The fact that there is widespread difference in the quality, content and education of the curriculums and their instructors, it would not surprise me if there was a whole host of nonsense being peddled as true and correct.

    Condoms cannot protect 100% from either pregnancy or STDs, but they’re a damn sight better than nothing and mostly pretty good regardless and that IS a fact. So if I had a kid who was going to be having sex anyway, I’d much rather have them do it with protection rather than not.

    No one is claiming (or at least should be claiming) that condoms are 100% safe and effective or that evolution is the be all end all of existence. Those kinds of statements are best left to absolutists. However both represent the best we have so far, and until something comes along that changes either of those things, that’s what we have to work with.

  • Joey

    I could have used a lot more controlled, protected sex as a teenager. Perhaps a hot phys ed teacher. But plenty of it, directed toward putting my hormone levels at normal, and allowing more focus on study rather than always onthe hunt.

    I think I would have been a lot better off. Seriously.

  • lelouisa

    Abstinence programs are as varied as the person presenting. Social skills for better relationships are good for everyone. Information on contraception and birth control is more likely remembered if the person seeks it out from a medical professional and that information is relevant for their life at the moment. Wholesale promotion of contraception doesn’t meet the desired goal unless its just to sell products and services.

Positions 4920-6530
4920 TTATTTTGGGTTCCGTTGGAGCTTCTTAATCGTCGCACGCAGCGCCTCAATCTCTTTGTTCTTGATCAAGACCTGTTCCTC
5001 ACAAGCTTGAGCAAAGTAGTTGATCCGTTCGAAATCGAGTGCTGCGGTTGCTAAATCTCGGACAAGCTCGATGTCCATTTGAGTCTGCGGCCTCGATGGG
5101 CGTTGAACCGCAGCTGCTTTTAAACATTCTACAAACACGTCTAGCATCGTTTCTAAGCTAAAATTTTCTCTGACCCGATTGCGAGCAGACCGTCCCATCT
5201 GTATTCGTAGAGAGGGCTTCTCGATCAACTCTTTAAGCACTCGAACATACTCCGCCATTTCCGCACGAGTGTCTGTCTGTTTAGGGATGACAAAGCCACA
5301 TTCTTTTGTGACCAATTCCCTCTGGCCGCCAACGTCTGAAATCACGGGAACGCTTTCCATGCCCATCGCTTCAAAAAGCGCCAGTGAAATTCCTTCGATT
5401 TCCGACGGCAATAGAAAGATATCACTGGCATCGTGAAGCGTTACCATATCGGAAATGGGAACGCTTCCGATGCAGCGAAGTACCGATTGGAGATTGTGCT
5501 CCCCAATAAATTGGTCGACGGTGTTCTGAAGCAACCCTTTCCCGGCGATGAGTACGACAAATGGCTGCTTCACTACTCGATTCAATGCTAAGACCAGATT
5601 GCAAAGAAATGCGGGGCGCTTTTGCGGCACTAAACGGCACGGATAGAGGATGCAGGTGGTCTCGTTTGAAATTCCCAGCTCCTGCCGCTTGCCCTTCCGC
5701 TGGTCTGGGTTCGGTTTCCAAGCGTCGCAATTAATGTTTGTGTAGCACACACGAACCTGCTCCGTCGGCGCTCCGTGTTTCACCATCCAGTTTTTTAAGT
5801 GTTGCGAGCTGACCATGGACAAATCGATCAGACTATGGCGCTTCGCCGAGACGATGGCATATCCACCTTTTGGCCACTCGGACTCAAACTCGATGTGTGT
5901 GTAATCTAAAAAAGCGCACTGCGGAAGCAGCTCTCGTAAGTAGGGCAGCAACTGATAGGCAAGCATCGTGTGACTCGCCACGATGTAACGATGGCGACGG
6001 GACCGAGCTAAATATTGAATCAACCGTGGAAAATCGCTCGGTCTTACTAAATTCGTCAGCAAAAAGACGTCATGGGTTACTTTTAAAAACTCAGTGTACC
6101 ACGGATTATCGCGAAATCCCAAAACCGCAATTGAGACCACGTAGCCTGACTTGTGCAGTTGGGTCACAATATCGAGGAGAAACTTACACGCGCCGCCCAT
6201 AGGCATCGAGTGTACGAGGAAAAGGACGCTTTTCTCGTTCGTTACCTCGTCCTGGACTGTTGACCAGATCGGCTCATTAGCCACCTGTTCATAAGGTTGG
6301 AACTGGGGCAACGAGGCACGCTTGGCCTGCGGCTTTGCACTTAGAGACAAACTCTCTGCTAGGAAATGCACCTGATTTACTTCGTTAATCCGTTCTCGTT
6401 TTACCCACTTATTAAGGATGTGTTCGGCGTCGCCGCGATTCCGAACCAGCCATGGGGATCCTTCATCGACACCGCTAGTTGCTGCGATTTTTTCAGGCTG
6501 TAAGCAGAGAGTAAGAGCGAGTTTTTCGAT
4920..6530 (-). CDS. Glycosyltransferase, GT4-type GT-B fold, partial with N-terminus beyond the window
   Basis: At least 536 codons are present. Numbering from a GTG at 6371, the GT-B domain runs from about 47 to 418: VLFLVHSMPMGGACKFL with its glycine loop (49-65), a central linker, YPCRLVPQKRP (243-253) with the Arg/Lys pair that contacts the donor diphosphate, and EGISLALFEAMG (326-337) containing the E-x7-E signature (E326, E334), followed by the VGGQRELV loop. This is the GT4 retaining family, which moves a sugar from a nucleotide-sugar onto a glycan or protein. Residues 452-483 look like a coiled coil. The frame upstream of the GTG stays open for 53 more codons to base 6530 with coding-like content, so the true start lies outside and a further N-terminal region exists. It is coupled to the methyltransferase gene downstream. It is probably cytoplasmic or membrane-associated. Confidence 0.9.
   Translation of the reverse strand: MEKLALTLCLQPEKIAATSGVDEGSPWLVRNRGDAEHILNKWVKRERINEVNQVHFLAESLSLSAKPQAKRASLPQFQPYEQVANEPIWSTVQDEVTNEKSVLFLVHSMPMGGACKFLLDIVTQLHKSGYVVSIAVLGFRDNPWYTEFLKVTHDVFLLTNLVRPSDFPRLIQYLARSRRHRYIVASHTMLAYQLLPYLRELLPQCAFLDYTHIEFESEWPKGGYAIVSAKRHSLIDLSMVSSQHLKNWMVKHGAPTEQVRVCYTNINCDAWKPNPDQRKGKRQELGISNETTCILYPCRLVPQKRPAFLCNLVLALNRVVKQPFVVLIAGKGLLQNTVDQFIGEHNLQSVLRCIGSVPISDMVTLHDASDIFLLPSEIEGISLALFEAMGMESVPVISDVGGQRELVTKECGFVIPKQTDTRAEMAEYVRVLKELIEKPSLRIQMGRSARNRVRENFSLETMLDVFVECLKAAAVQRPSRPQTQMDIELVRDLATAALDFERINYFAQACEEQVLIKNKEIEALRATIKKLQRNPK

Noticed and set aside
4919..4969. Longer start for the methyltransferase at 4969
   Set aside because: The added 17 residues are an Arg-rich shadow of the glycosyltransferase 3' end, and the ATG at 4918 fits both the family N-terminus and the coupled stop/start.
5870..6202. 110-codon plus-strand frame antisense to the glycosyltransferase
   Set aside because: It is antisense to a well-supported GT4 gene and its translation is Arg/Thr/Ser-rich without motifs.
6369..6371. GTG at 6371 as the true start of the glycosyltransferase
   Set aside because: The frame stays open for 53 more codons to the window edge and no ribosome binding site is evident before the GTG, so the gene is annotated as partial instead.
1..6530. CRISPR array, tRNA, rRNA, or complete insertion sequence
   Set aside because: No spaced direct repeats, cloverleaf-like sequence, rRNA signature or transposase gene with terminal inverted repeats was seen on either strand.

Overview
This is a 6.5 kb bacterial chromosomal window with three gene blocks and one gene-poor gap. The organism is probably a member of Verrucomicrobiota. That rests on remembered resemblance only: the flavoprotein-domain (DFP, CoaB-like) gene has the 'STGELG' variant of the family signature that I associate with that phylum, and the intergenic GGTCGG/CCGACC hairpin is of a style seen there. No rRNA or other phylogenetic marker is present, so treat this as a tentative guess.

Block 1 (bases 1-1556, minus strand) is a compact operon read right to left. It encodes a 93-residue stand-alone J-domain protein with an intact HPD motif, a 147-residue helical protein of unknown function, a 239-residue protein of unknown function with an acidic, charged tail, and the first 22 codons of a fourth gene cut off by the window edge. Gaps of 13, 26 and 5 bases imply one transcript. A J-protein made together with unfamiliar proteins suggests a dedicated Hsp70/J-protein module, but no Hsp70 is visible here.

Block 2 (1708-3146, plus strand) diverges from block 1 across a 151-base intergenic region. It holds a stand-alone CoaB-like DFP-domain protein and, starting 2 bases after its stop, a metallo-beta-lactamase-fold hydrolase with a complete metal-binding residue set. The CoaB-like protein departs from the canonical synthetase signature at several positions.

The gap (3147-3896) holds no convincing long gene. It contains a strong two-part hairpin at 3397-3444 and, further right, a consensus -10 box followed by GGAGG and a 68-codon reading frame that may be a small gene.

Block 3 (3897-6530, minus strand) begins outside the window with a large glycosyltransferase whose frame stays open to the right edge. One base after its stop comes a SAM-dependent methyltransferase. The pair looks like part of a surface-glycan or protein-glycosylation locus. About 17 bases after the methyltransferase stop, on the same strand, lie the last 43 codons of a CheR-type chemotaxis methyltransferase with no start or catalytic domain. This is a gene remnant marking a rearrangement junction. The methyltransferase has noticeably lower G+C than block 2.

A much overlooked fact is this debate is that most abstinence education is aimed at children ages 10-15 years old, all illegal to have sex with even with each other in most states. There are reasons for sexual age of consent laws. The debate is so myopic. Human beings are not merely biological they are emotional, social, intellectual, and spiritual and these young people have financial responsibilities, too. Ignoring all these aspects should send up red flags to caring adults.